Sign Up For Card Player's Newsletter And Free Bi-Monthly Online Magazine
Wsopbanner

MGM Resorts Continues To Deal With Ransomware Attack Fallout

Caesars Entertainment Reportedly Paid $30 Million To Avoid Similar Problems

Print-icon
 

MGM Resorts reported some progress over the weekend, but challenges remain after more than a week of system shutdowns following a ransomware attack. A hacking group called “Scattered Spider” has claimed responsibility for the cybersecurity breach, reportedly with the initial hope of rigging some of the company’s gaming operations across more than a dozen casinos nationwide.

“In a trick reminiscent of a heist movie, the hackers who allegedly breached the security at MGM’s casinos this month originally planned to manipulate the software running the slot machines, and ‘recruit mules to gamble and milk the machines,’” Financial Times reports. “Thwarted in that plan, the group fell back on a decade-old formula that has reaped billions of dollars for ransomware operators — they siphoned off the company’s data, encrypted some of it, and are now demanding cryptocurrency to release it.”

Working To Get Back Online

As of Monday, MGM had made some progress in efforts to return to normal. The company’s website was back online and guests could at least book rooms and shows through the use of third-party websites.

Reservations for MGM property restaurants, bars, nightlife, and spas were also available once again online. Guests could also finally use their credit cards.

However, some operations had yet to return. Company email accounts remained down and player loyalty card options also weren’t operational. Some slot machines are now available, although reports from some casinos said many were still down and require a hand payout from an attendant.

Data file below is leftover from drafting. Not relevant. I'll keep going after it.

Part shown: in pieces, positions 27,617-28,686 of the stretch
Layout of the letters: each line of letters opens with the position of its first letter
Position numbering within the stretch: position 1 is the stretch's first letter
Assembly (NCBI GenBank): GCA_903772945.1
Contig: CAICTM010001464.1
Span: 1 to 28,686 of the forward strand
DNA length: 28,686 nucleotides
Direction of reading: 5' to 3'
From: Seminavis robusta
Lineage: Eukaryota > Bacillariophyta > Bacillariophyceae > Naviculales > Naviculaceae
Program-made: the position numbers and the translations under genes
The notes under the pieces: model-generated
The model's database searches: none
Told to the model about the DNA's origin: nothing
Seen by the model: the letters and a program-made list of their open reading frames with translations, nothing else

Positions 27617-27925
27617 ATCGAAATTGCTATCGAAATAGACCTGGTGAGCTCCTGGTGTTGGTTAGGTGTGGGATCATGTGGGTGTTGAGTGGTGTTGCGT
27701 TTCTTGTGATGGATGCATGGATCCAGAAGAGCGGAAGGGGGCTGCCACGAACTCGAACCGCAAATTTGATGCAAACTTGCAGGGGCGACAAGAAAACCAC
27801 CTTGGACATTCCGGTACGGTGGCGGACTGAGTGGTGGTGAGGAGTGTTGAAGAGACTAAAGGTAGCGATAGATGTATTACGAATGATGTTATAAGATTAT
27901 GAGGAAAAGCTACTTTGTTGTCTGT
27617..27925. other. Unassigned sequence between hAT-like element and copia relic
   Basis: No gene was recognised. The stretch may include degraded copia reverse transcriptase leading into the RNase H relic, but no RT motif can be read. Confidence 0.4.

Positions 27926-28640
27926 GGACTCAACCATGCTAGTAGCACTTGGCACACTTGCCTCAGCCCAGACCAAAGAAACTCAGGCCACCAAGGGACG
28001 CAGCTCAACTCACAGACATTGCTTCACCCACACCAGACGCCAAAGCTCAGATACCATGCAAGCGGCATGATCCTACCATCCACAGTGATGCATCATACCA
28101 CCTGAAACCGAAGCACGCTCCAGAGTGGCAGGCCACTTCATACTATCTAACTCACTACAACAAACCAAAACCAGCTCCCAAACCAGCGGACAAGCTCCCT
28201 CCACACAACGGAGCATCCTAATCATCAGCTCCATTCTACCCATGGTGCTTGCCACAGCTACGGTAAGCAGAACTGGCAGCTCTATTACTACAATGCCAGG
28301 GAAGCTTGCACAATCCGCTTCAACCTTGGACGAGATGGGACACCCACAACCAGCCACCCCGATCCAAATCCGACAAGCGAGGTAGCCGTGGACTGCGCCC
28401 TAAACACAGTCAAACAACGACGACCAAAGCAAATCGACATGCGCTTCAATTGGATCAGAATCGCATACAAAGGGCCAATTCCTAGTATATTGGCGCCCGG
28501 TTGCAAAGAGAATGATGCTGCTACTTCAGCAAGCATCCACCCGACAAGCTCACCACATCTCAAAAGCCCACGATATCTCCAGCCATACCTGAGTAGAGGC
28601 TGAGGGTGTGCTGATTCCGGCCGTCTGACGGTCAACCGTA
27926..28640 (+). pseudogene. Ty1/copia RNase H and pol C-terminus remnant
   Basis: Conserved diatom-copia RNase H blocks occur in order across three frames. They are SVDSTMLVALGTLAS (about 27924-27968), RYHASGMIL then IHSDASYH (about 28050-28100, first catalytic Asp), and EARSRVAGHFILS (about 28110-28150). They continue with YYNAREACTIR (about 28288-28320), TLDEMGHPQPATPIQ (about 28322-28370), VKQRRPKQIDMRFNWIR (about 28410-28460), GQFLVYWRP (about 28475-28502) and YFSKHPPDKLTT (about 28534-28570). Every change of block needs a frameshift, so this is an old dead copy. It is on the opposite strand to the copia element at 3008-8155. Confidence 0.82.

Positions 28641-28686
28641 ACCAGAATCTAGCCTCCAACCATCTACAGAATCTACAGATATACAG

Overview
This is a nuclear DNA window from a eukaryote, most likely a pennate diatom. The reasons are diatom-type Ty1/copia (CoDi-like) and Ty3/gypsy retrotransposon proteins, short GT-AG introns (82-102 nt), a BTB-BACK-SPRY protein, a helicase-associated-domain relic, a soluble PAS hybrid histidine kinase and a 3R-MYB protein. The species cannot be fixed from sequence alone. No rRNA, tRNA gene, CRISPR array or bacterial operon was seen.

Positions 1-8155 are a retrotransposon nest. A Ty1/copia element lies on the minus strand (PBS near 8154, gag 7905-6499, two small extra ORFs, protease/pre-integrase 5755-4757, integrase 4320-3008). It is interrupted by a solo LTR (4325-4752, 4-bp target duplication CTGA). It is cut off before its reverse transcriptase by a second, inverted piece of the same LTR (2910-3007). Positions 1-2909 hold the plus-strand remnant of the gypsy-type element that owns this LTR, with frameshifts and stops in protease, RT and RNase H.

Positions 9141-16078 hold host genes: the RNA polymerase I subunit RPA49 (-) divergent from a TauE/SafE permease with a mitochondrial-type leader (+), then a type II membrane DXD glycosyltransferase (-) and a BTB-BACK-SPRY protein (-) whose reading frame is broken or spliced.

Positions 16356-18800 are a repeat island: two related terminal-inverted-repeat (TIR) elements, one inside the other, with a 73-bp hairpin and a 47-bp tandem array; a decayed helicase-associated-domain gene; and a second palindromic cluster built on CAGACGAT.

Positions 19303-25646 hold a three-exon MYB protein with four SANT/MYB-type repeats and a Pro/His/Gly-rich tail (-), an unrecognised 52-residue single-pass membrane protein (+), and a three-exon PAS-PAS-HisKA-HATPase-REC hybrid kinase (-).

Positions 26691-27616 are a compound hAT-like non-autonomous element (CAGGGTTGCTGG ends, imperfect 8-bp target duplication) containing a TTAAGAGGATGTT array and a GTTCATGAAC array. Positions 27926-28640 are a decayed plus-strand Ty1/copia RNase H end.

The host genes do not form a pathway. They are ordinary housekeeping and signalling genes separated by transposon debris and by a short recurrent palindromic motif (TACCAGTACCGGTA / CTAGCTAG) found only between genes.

“Probably took an hour until we cashed out and it was just tedious, having to wait an hour for just a simple cash out,” Oklahoma’s Marcos Moreno told KSNV after playing some slots at an MGM property in Las Vegas.

The poker rooms at each casino remain open and for the most part have been unaffected, aside from a few reports of players having limited access to working ATMs.

Gaining Access

Scattered Spider specializes in social engineering hacking by impersonating people or organizations to gain access to systems, usually through a convincing phone call rather than solely using online means.

“In this case, it appears that the hackers found an employee’s information on LinkedIn and impersonated them in a call to MGM’s IT help desk to obtain credentials to access and infect the systems,” Vox reports. “A subsequent Bloomberg report, citing an executive at cybersecurity company Okta, blamed a successful social engineering attack on the help desk as well. MGM is a client of Okta’s and the company has been assisting MGM in the wake of the attack.”

Caesars Entertainment apparently experienced a similar attack and made note of that in an SEC filing last week. The hack allowed attackers to copy the company’s customer loyalty program to gain access to driver’s license and social security numbers.

Caesars has offered customers identity theft protection and credit monitoring access as a result. The Wall Street Journal reported that the company paid a $30 million ransom to regain access from the attackers.

MGM Resorts reportedly did not pay the ransom, and experts estimate that the attack could cost the company more than $8 million per day in lost revenue.

*Photo credits: MGM Resorts International and Caesars Entertainment